Finding out you have breast cancer can trigger a lot of anxiety and fear. The three main goals of the diagnosis phase — testing to confirm breast cancer, identifying the stage of breast cancer through other tests and exams, and generating a pathology report which will help guide the treatment plan — may help alleviate some of these feelings. You’ll finally start receiving answers to some of your lingering questions.
The tests are designed to provide you and your care team with an accurate overview of your particular situation. These may include:
- a complete health evaluation, including family history and a physical exam
- blood tests, including a complete blood count (CBC) and a complete metabolic panel
- breast imaging tests, such as ultrasound or magnetic resonance imaging (MRI)
After a breast exam and screening mammogram, the next test is typically a diagnostic mammogram. This involves more pictures of the breast from different angles. It may include close-ups of the lump.
If the mammogram doesn’t provide enough information, an ultrasound may be used to view the breast and the area where the breast meets the armpit. This can be helpful to determine whether the lump is a hard mass (tumor) or a fluid-filled cyst. In some instances, an ultrasound may be more helpful than a mammogram. This is generally the case for young women with dense breast tissue.
If the diagnostic mammography shows an abnormality, additional imaging tests may be necessary. For instance, you may need bone scans, computed tomography (CT) scans, or positron emission tomography (PET) scans. These tests can detect the exact location of the cancer and identify whether it is spreading.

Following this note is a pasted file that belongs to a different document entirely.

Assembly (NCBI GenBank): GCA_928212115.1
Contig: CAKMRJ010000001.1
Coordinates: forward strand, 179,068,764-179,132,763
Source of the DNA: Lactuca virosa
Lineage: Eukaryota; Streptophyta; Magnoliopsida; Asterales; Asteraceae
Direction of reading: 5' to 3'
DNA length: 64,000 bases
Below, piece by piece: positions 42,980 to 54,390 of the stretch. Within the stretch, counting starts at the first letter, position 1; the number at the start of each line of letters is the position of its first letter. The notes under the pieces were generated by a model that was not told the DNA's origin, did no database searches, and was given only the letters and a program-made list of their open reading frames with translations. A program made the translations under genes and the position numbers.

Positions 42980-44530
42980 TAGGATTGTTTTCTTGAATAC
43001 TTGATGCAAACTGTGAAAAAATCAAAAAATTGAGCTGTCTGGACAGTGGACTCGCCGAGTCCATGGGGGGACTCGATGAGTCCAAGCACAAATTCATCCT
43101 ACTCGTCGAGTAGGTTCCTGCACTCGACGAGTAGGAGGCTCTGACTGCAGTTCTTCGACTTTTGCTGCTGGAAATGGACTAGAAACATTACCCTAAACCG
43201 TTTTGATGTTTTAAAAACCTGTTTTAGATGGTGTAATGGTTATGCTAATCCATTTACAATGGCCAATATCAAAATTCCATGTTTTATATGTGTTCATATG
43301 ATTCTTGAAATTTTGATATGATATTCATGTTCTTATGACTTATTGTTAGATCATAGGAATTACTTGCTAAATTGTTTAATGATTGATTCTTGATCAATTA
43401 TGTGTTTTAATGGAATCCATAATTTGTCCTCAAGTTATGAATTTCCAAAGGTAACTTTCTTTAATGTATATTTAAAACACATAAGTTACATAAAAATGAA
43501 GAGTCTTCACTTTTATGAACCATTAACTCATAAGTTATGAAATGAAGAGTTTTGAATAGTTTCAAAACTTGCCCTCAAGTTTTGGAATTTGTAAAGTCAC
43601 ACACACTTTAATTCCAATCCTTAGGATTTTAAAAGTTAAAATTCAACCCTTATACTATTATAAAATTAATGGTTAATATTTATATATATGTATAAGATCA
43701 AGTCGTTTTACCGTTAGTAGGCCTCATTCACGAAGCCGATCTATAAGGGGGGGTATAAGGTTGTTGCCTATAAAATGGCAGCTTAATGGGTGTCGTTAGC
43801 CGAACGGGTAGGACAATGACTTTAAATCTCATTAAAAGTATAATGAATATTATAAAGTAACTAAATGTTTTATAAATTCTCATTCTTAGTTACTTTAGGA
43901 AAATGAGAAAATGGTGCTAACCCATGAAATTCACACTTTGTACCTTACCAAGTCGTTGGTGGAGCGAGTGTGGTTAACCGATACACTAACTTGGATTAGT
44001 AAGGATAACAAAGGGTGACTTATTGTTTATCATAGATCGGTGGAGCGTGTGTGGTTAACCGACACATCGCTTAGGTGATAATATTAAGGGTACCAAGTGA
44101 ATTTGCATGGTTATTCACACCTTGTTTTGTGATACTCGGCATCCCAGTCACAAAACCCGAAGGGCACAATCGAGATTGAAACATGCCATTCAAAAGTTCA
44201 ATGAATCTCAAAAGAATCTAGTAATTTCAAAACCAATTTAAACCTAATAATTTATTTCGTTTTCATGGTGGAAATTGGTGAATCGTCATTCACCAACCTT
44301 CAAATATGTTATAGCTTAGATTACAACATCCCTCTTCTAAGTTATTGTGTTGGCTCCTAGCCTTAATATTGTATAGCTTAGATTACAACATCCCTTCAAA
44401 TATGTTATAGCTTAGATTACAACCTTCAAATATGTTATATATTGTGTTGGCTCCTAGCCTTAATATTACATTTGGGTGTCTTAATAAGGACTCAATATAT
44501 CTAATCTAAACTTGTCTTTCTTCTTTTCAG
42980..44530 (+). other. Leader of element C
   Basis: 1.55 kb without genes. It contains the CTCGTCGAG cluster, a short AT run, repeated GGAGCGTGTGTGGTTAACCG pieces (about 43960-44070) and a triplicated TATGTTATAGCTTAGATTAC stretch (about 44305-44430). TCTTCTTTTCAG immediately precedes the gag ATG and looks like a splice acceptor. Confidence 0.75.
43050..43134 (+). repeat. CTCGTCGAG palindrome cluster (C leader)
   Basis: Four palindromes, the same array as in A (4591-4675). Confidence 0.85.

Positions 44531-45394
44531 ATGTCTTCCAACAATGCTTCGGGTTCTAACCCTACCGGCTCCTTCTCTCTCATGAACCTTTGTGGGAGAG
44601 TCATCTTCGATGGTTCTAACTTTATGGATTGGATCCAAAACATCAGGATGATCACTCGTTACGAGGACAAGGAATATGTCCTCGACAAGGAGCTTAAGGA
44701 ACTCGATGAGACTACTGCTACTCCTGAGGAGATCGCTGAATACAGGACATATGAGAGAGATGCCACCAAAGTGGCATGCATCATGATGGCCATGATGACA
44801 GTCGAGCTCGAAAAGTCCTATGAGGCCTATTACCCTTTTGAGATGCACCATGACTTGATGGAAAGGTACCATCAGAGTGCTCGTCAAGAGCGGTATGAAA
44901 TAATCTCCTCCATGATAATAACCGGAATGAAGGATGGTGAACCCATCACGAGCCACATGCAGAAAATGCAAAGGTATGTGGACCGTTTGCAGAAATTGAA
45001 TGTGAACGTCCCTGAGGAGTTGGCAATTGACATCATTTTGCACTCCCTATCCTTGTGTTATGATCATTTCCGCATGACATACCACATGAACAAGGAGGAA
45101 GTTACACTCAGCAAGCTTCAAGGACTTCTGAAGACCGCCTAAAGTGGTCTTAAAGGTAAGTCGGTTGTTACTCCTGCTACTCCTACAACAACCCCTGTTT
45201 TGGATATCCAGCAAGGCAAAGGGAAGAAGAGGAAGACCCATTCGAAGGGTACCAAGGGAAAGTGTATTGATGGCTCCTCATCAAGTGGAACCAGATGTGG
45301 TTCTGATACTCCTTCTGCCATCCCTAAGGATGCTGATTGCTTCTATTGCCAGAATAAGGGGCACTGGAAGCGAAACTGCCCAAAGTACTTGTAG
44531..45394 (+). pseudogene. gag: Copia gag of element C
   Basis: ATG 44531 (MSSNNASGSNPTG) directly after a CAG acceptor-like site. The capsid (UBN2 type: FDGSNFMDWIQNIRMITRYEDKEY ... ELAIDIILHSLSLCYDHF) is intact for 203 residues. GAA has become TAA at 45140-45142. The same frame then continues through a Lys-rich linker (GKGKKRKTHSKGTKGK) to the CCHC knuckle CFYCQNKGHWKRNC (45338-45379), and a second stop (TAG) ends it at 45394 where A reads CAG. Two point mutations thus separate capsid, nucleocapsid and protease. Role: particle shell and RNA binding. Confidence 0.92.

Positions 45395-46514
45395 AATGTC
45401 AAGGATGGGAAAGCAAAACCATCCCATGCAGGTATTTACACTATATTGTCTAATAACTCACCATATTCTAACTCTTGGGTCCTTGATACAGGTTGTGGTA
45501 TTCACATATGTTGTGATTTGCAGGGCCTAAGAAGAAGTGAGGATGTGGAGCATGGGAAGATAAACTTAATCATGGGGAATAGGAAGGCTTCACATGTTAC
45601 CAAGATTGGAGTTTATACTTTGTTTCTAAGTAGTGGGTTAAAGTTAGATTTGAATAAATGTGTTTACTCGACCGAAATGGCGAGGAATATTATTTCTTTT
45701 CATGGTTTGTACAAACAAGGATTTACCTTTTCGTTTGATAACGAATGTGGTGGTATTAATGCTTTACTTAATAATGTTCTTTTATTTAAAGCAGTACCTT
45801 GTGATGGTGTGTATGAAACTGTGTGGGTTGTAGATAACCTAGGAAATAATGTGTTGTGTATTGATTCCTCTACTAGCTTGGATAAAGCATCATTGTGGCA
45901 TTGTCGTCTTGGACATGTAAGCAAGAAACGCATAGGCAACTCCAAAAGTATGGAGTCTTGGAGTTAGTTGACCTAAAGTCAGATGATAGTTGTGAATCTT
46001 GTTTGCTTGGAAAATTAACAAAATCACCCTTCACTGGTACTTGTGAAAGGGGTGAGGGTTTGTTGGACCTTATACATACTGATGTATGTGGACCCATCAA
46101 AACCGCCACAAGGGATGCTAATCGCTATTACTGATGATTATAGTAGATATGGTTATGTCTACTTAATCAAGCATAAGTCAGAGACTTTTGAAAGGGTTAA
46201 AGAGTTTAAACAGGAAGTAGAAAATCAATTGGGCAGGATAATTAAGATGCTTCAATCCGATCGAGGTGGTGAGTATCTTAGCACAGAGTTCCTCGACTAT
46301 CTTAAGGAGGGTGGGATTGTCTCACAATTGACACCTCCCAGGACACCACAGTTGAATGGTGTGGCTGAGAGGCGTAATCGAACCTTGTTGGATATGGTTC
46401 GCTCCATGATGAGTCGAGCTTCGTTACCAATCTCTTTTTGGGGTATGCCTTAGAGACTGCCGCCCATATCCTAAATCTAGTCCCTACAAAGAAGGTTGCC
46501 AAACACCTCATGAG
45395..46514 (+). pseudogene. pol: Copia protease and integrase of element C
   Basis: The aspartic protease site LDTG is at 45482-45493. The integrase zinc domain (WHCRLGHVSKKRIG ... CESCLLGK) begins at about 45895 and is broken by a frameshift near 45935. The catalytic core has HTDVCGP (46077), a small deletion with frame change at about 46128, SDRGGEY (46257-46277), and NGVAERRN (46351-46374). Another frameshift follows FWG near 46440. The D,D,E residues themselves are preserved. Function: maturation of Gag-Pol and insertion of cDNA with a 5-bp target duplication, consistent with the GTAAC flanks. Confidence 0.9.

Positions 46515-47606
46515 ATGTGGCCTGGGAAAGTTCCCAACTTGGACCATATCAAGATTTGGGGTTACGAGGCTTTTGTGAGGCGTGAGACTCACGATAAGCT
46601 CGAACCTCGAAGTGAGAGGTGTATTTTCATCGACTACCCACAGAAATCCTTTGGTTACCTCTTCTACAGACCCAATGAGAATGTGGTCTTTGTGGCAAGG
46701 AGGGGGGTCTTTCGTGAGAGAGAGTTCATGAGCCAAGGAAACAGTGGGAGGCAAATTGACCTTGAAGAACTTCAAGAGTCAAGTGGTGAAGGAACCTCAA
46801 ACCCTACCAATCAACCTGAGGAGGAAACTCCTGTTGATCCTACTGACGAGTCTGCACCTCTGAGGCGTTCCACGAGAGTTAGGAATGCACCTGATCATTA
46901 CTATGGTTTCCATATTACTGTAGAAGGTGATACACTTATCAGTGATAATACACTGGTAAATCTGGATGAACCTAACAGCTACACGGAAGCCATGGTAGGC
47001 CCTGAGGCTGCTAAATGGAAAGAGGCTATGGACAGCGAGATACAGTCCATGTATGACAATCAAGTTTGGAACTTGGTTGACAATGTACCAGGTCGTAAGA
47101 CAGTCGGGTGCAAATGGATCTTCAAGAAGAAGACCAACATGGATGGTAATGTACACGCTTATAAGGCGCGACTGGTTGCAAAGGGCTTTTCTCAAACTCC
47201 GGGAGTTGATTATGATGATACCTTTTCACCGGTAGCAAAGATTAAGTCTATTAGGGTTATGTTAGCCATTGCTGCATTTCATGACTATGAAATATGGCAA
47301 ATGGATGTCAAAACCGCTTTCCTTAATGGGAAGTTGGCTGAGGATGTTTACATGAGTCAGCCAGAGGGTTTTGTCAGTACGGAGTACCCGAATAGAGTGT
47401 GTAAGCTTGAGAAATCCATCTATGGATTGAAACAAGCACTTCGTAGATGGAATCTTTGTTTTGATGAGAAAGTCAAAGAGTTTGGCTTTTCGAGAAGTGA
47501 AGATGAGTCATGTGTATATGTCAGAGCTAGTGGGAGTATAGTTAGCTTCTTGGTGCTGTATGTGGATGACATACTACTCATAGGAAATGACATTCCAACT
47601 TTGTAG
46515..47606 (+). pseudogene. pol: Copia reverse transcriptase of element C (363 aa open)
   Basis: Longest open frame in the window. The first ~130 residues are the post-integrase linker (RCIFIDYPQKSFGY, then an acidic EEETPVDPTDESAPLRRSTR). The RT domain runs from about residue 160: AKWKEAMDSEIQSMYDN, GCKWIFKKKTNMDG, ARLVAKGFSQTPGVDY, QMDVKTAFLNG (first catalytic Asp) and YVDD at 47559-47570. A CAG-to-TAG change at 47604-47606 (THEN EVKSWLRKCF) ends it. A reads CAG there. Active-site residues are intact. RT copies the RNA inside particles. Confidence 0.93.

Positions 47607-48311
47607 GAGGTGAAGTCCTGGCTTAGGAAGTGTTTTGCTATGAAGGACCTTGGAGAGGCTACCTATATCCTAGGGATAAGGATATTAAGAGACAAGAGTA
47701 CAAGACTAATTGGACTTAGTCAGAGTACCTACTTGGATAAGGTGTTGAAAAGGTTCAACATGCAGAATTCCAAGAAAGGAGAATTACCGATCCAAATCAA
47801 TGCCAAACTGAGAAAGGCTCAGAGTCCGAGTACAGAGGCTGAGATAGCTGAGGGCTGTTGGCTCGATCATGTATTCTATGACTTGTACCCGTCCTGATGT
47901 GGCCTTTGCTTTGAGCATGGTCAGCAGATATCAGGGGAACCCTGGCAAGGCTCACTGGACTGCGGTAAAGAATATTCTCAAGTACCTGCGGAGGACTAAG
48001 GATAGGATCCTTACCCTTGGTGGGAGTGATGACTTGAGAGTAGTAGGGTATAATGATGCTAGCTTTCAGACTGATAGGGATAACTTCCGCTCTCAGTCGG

For treatment planning, some women may undergo genetic testing. This test will determine if you have an abnormal gene that is linked to a higher risk of breast cancer.
If it’s determined that you do have a mass, a biopsy may be performed. There are different types of biopsies. For a biopsy, a physician will remove a small amount of breast tissue so that it can be examined for disease. The most common types of biopsies are fine needle aspiration, core needle biopsy (including stereotactic biopsy and vacuum-assisted biopsy), MRI-guided biopsy, and surgical biopsy.
Receptors act like switches in normal breast cells. They react to certain substances in the bloodstream to tell the cells what to do. Breast cancer cells also often contain receptors. This test can be done in the lab, using a special staining process, and is performed on the actual cancer cell once a diagnosis of breast cancer is made. Cancer cells may be found to be positive for hormone receptors (estrogen or progesterone) or human epidermal growth factor receptor 2 (HER2). Knowing if the cells are positive, and understanding what types of receptors are present, can help clinicians determine if you’re a good candidate for anti-hormone therapy.
Your Pathology Report
Once all diagnostic tests are performed, a pathology report is created. A pathology report provides important information about your cancer. This report is used by your healthcare team to form a treatment plan. It reveals whether the cancer is invasive, estimates the size of the tumor, and what stage it’s in. You’ll receive a new pathology report every time tissue is removed and tested for cancer.